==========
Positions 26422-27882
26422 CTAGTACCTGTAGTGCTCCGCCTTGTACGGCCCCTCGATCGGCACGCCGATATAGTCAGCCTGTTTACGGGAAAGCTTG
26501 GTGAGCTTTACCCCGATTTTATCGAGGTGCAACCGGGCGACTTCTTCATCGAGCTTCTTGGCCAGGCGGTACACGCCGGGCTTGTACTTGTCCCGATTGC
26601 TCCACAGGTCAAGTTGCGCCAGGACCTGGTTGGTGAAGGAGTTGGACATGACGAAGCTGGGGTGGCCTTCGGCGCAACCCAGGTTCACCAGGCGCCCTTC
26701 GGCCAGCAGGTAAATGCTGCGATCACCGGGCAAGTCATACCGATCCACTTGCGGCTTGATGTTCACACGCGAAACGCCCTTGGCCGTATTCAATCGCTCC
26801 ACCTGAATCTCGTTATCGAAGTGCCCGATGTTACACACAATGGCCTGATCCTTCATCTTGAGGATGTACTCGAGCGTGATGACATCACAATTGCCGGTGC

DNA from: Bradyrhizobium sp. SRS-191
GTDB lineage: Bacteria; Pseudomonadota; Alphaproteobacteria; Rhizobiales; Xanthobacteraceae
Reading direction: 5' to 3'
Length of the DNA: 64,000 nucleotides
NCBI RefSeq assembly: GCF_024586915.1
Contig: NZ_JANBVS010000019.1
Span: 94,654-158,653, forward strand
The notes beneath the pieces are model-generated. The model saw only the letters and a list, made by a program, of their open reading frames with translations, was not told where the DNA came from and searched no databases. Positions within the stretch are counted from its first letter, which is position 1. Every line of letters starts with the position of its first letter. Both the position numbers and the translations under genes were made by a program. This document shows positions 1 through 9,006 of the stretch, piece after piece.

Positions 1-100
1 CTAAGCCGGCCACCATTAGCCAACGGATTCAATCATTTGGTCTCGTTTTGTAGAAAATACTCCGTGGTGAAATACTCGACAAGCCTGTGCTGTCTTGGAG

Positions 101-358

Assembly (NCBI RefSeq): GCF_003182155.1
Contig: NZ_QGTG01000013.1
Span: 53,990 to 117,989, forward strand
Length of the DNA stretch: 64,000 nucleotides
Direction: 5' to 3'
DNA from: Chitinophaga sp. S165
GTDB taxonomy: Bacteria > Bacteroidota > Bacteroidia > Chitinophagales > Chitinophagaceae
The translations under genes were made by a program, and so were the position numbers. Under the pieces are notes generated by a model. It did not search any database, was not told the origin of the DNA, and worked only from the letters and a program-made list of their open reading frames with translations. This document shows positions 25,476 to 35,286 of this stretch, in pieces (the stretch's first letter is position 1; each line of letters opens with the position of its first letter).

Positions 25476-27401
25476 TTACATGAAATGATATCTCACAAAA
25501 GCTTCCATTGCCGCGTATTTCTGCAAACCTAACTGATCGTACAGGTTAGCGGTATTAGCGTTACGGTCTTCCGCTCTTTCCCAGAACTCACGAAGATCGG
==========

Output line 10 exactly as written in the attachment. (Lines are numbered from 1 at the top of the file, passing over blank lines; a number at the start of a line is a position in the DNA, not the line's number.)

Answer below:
Length of the DNA: 64,000 nucleotides